By Alejandra Hernandez
Have you ever wondered how important art is to fashion? These two industries have blurred their boundaries over the past decades, resulting in insane artist-designer collaborations and timeless work. Although its seen as cliché by many, brands are eager to take part in the practice since collabs are the perfect mix of luxury and marketing for brands. From Louis Vuitton to Raf Simons, the number of brands seeking these types of partnerships are endless. Let’s analyze some of them:
Coach x Jean-Michel Basquiat
Coach launched this collaboration for the fall 2020 collection, as a global campaign featuring Yang Zi and Jeremy Lin (the brand’s ambassadors). It symbolized Coach’s approach to connecting with a new generation of costumers and included clothes, bags and accessories. It was criticized by many for its irony, as Basquiat’s art used social commentary to criticize power structures and systematic racism.
Prada x Michael Elmgreen & Ingar Dragset
A permanent sculptural art installation based in the Texas desert created by Michael Elmgreen and Ingar Dragset. An ironic take on luxury shopping created with the help of two commissioning art organizations: Art Production Fund and Ballroom Marfa. The artists found a rancher who was willing to donate a parcel of land to the project and voilà. This idea was defined as a pop architectural land art project, and its only aim was the hope it would increase the interest in contemporary art and art in general. We think it has!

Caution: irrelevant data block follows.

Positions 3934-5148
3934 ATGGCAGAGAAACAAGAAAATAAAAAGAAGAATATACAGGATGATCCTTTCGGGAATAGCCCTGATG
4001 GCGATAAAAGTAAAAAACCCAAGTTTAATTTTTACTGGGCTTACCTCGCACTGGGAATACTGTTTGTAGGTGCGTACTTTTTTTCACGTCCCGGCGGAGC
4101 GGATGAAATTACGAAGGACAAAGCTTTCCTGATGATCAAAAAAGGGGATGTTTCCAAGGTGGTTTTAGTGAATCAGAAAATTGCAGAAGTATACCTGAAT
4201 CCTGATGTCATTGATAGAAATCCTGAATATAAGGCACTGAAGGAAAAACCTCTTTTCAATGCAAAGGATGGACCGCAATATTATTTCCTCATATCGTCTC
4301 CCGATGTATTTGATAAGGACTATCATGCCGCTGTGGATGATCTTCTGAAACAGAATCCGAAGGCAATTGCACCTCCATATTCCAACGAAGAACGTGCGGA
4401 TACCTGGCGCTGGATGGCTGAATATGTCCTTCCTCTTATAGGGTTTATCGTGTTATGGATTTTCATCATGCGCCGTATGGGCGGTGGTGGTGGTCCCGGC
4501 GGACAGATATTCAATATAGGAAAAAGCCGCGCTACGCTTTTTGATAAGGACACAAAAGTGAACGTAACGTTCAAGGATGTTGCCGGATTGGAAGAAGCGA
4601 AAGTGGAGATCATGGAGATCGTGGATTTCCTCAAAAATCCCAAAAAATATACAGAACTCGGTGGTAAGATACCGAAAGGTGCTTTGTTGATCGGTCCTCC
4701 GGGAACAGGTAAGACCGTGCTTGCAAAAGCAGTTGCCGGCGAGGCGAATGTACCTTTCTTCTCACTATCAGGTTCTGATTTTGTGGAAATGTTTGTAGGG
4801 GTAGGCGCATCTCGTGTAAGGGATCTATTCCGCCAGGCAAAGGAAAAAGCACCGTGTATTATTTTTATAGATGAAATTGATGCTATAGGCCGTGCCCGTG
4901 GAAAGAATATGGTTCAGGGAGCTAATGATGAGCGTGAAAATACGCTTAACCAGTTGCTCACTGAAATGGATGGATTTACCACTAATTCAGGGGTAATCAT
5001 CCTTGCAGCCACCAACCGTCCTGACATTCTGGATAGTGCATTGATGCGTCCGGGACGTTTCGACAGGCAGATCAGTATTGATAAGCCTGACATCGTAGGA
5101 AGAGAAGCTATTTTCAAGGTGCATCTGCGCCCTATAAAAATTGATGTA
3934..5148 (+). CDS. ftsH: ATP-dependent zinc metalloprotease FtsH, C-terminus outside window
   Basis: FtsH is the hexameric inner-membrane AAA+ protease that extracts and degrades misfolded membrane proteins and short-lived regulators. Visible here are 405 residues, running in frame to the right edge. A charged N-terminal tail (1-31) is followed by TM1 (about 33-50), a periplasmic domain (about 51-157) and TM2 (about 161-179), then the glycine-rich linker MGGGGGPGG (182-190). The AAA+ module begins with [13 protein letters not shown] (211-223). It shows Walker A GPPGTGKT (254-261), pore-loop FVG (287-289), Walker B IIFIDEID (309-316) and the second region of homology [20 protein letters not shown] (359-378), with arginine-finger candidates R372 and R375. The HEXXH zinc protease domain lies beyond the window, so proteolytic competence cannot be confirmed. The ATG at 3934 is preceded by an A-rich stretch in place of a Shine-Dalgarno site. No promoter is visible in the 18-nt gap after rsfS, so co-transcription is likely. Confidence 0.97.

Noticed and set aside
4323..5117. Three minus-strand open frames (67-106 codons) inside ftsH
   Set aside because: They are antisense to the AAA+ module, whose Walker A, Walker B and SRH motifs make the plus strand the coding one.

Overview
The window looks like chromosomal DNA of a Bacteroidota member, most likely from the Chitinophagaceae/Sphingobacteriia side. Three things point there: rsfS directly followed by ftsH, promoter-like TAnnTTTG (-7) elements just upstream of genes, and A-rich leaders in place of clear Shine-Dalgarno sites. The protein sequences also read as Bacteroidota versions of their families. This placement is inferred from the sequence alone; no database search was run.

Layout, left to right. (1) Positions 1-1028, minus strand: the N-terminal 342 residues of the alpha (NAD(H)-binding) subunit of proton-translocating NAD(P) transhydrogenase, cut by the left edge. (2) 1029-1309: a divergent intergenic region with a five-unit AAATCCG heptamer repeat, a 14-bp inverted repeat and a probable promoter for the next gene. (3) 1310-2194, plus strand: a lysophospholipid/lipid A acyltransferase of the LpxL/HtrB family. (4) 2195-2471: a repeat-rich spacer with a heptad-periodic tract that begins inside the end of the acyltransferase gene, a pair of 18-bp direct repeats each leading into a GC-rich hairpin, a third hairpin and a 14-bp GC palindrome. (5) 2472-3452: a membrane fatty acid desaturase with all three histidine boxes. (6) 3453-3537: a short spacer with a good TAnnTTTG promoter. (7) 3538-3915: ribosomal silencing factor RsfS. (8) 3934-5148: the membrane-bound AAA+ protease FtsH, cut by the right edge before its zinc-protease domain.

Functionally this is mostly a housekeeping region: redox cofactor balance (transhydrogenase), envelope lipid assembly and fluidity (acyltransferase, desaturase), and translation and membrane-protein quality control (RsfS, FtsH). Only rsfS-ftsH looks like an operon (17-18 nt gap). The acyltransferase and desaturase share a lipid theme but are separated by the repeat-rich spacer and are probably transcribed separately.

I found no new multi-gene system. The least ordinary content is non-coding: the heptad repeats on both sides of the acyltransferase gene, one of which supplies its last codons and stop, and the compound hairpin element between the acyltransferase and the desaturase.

Louis Vuitton x Takashi Murakami in 2003
A perfect example of a successful fashion-art collaboration. The creative director at that time (Marc Jacobs) lead this collab in 2003, creating a signature colorful monogram collection that’s still a must today and a clear statement from the 2000s. It confirmed the economic potential that arises from a collision between fashion and art.
Elsa Schiaparelli x Salvador Dalí
Her work was always full of surrealism. Sadly, not all of her collaborations with Dalí were documented, but the three best known were ‘The lobster dress’, ‘The tear dress’ and ‘The skeleton dress’. The most famous one has to be the lobster dress, designed in 1937 by Dalí himself. Elsa loved the way he portrayed his point of view and way of thinking into clothes.
To learn more about the OG fashion and art collaboration between Schiaparelli and Dalí, check out our profile on Elsa, from our Fashion History series: